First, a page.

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Who cares for the carers?

June 23, 2017

Nurse-rubbing-her-forehead-in-hospital

It was timely and appropriate to hear at last week’s NHS Confederation Conference from staff involved in the immediate response to last month’s bomb attack in Manchester. The stories of the commitment of NHS staff in responding to the needs of those were affected by the blast were truly inspiring.  It was also important to reflect on the psychological and emotional strains which such events place on staff and to recognise what we need to do support them.

However I was also struck that this story was not one just about exceptional events such as the Manchester bombing, but had much greater significance in reminding us about the underlying nature of clinical work and how we address what is needed to promote staff wellbeing and resilience.

We have two reasons for needing to do so. First the values of the NHS should reinforce in us a strong commitment to looking after our staff, as we always say our most valuable resource and one which is doing, day in day out, a difficult and psychologically challenging job.  The work of clinicians and others who are involved in directly supporting patients work in constant proximity to distress, suffering and death.  Inevitably this has an emotional cost, particularly when combined with the sense of responsibility which staff will feel about the impact of their own actions on what happens to patients. We need to recognise this much more explicitly in our public discourse about the delivery of healthcare.  We are not making widgets.

The second reason, is, as researchers like Michael West have clearly demonstrated, that there is a close correlation between staff engagement and wellbeing and the quality and effectiveness of care. His analysis of the results of the staff survey shows clearly that Trusts with better scores for staff engagement also do better in relation to patient satisfaction and for certain measures of clinical quality.  Poor engagement correlates with burn out and we should all be concerned at the finding in the latest staff survey that 37% of staff report having taken a period of absence in the last 12 months due to work related stress.

These issues matter all the more in the context of the very significant pressures we face on workforce and staffing. Whatever our efforts the pipeline for new supply of clinical staff will not address easily the likely gaps we will face across a range of clinical disciplines over the next 5 years, gaps which Brexit and other factors are only likely to worse. Initiatives around retention will be key if we are to find a way through.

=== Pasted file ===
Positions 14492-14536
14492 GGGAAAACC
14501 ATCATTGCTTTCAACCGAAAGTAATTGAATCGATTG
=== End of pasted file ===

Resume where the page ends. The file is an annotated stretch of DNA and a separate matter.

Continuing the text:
Pay will be a key issue and I welcomed the suggestion made by the Secretary of State at the conference to argue the case for lifting pay restraint for NHS staff. The worsening differential between NHS staff and workers in other parts of the economy must be a serious concern and without some attempt to address this, our workforce problems will only get worse.  It goes to say, of course, that any increase must be fully funded and not add to the financial problems of providers.

However alongside pay we must also prioritise the agenda of staff wellbeing. The question of the psychological dynamics of clinical work has long been an area of interest for my Trust.  This starts, as I highlighted earlier, with a recognition of the psychological and emotional wear and tear of caring roles and the need to invest in approaches which help staff feel supported.

Michael West sees good engagement underpinned by two ingredients: job resources such as the degree of control staff feel over their work, systems of reward and recognition and the extent to which staff supported by their organisation and personal resources around individual’s resilience and ability to process stress and distress.

There is a long established tradition of work discussion groups which provide a safe, confidential, multidisciplinary and non-hierarchical forums for staff to come together and deal with the issues they encounter in their day to day clinical practice. A number of models exist, Schwartz Rounds and Balint Groups being amongst the most well-known and there is a good body of knowledge about how they support staff wellbeing and engagement.

At the heart of both approaches is the issue of empathy and compassion, the ingredients which above all others distinguish excellent care. The ability, in the words of Ken Schwartz, whose legacy led to the creation of Schwartz rounds, to deliver the small acts of kindness which make the unbearable, bearable for patients and their families. Such approaches are followed in many NHS organisations but should, I would argue, become mainstream.

At a time when our NHS faces unprecedented demands what is, in the scheme of things, relatively modest investment in protecting the wellbeing and engagement of our staff must be a top priority for leaders. Without them we have little chance of meeting the challenges ahead.

 

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